Amine modified SU-8 particles were treated with succinic anhydride to generate a carboxy modified surface, δ'-amino modified oligonucleotides (with or without fluorescent labels) were coupled to the surface with EDC.

Example 9. Synthesis of Leu-Enkephalin Following the procedures above amine functionalised SU-8 particles were prepared with Jeffamine and aminohexanoic acid linker and an HMPA linker. The initial amino acid Leucine was coupled on to this support followed by phenylalanine, 2 x glycine, and tyrosine. The peptide was cleaved from the resin as described. The dry solid was analysed by HPLC-MS and found to be identical to a synthetic standard.

Example 10. Synthesis of 5'-Ti5C

SU-8 particles derivatised with Jeffamine and aminohexanoic acid linker, and with succinyl-DMT-cytosine, were subjected to 15 cycles of DNA synthesis in which 15 x thymidine phosphoramidites were coupled. Following deprotection, cleavage and HPLC purification the oligonucleotide product was analysed by capillary electrophoresis which showed the presence of an oligonucleotide that co-migrated with a synthetic standard.

Example 11. DNA hybridisation on oligonucleotide modified SU-8 particles

DNA-modified particles were suspended in an aqueous buffer containing fluorescently labelled oligonucleotide complementary to that on the particles. The increase in fluorescence on hybridisation was monitored using a Fluorescence Activated Cell Sorter. Incubation of the particles with a non-complementary fluorescently labelled oligonucleotide gave significantly lower fluorescence measurements by FACS.

Example 12. Synthesis and enzymatic cleavage of HIV protease substrate

A peptide substrate of the HIV protease with a terminal fluorophore was synthesised on SU-8 particles. Upon treatment with the protease the particle fluorescence due to the fluorophore was lost due to peptide cleavage. The loss of fluorescence was monitored using a Fluorescence Activated Cell Sorter.

Example 13. Hybridisation of DNA to in situ synthesised oligonucleotides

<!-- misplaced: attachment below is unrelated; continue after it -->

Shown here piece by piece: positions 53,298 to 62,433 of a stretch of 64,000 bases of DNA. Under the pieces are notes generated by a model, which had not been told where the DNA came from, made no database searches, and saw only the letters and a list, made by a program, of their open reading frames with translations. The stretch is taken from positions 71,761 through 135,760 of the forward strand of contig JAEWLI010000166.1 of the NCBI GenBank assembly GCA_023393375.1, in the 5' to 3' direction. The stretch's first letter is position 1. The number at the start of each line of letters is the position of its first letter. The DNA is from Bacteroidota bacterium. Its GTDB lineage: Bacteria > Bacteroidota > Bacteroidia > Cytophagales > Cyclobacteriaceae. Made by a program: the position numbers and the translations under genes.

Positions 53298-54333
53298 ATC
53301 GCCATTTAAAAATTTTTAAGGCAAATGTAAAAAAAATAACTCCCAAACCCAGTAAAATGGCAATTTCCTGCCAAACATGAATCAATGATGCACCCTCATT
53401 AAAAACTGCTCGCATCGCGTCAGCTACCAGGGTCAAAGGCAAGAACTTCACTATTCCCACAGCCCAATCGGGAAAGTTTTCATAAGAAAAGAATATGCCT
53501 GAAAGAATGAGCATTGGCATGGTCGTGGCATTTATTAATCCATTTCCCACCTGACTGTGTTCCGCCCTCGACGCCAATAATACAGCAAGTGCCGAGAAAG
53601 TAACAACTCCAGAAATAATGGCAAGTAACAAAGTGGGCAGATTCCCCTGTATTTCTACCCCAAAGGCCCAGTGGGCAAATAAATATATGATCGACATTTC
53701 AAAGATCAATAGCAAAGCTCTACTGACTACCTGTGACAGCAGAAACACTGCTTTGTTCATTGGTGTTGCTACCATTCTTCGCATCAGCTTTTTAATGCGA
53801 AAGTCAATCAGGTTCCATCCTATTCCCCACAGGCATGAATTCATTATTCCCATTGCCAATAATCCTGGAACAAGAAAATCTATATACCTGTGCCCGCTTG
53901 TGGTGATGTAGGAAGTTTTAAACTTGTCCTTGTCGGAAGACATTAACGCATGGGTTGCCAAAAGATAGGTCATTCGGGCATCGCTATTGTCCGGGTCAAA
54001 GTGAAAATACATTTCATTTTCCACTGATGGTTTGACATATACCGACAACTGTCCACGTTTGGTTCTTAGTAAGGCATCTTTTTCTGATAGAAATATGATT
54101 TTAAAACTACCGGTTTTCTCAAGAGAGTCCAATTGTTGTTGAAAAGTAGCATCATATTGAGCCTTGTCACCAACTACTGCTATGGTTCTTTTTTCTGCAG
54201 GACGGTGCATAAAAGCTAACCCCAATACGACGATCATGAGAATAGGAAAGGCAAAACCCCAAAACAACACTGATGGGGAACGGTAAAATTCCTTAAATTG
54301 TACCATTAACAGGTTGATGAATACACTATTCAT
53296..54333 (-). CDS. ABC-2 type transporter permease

DNA oligonucleotides were synthesised on SU-8 particles using a non-cleavable linker and deprotected in situ. The DNA-modified particles were then suspended in an aqueous buffer containing fluorescently labelled oligonucleotide complementary to that on the particles. The increase in fluorescence on hybridisation was monitored using a Fluorescence Activated Cell Sorter. Incubation of the particles with a non- complementary fluorescently labelled oligonucleotide gave significantly lower fluorescence measurements by FACS.

All publications mentioned in the above specification are herein incorporated by reference. Various modifications and variations of the described methods and system of the invention will be apparent to those skilled in the art without departing from the scope and spirit of the invention. Although the invention has been described in connection with specific preferred embodiments, it should be understood that the invention as claimed should not be unduly limited to such specific embodiments.

Indeed, various modifications of the described modes for carrying out the invention which are obvious to those skilled in chemistry or related fields are intended to be within the scope of the following claims.

Claims

1. A process for the preparation of a particle for use as a solid support in chemistry comprising
i. coating a laminar support material comprising at least a sacrificial layer with a photopolymerisable material;
ii. exposing the coated face of the support to radiation through a photolithographic mask, said mask defining the particle size and shape;
iii. selectively removing the exposed or unexposed areas of photopolymerisable material;
iv. reducing the integrity of the sacrificial layer to liberate said particle;
characterised in that the sacrificial layer comprises a metal or metals.
2. The process according to claim 1 wherein the sacrificial layer consists essentially of a metal or metals.
3. The process according to claim 1 or 2 wherein one of the metals is aluminium.
4. The process according to claim 3 wherein the sacrificial layer consists essentially of aluminium.
5. The process according to any preceding claim wherein the sacrificial layer is less than 100 nm thick.
6. The process according to any preceding claim wherein the laminar support material further comprises a substrate layer.